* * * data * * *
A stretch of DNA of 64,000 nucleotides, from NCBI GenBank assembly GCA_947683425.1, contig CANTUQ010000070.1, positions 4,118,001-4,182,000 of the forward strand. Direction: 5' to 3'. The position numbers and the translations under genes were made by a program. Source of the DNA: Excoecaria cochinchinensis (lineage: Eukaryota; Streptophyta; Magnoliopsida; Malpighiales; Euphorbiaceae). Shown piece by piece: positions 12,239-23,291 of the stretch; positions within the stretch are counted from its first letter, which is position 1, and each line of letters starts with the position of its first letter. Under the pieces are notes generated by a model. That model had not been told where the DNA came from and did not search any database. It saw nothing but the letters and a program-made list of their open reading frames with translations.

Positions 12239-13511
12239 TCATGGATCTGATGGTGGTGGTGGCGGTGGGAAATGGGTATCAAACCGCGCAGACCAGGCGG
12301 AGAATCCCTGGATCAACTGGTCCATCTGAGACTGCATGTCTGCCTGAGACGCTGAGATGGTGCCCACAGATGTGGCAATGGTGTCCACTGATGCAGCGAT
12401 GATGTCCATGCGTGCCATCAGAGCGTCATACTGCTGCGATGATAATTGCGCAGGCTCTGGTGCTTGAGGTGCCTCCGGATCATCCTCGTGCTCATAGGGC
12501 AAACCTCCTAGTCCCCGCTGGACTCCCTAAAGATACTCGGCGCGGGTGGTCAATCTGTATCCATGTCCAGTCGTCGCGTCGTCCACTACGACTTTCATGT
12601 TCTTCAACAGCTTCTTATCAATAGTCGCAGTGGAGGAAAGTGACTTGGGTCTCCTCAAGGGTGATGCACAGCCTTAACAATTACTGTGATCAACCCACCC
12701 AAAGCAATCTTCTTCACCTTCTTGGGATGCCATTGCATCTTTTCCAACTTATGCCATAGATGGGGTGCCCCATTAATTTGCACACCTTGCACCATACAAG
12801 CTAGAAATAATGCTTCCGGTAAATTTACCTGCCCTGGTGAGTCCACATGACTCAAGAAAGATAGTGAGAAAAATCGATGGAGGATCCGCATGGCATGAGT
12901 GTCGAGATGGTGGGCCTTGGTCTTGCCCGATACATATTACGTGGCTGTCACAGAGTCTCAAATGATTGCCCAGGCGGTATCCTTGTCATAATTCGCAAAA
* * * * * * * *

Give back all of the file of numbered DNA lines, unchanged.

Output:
A stretch of DNA of 64,000 nucleotides, from NCBI GenBank assembly GCA_947683425.1, contig CANTUQ010000070.1, positions 4,118,001-4,182,000 of the forward strand. Direction: 5' to 3'. The position numbers and the translations under genes were made by a program. Source of the DNA: Excoecaria cochinchinensis (lineage: Eukaryota; Streptophyta; Magnoliopsida; Malpighiales; Euphorbiaceae). Shown piece by piece: positions 12,239-23,291 of the stretch; positions within the stretch are counted from its first letter, which is position 1, and each line of letters starts with the position of its first letter. Under the pieces are notes generated by a model. That model had not been told where the DNA came from and did not search any database. It saw nothing but the letters and a program-made list of their open reading frames with translations.

Positions 12239-13511
12239 TCATGGATCTGATGGTGGTGGTGGCGGTGGGAAATGGGTATCAAACCGCGCAGACCAGGCGG
12301 AGAATCCCTGGATCAACTGGTCCATCTGAGACTGCATGTCTGCCTGAGACGCTGAGATGGTGCCCACAGATGTGGCAATGGTGTCCACTGATGCAGCGAT
12401 GATGTCCATGCGTGCCATCAGAGCGTCATACTGCTGCGATGATAATTGCGCAGGCTCTGGTGCTTGAGGTGCCTCCGGATCATCCTCGTGCTCATAGGGC
12501 AAACCTCCTAGTCCCCGCTGGACTCCCTAAAGATACTCGGCGCGGGTGGTCAATCTGTATCCATGTCCAGTCGTCGCGTCGTCCACTACGACTTTCATGT
12601 TCTTCAACAGCTTCTTATCAATAGTCGCAGTGGAGGAAAGTGACTTGGGTCTCCTCAAGGGTGATGCACAGCCTTAACAATTACTGTGATCAACCCACCC
12701 AAAGCAATCTTCTTCACCTTCTTGGGATGCCATTGCATCTTTTCCAACTTATGCCATAGATGGGGTGCCCCATTAATTTGCACACCTTGCACCATACAAG
12801 CTAGAAATAATGCTTCCGGTAAATTTACCTGCCCTGGTGAGTCCACATGACTCAAGAAAGATAGTGAGAAAAATCGATGGAGGATCCGCATGGCATGAGT
12901 GTCGAGATGGTGGGCCTTGGTCTTGCCCGATACATATTACGTGGCTGTCACAGAGTCTCAAATGATTGCCCAGGCGGTATCCTTGTCATAATTCGCAAAA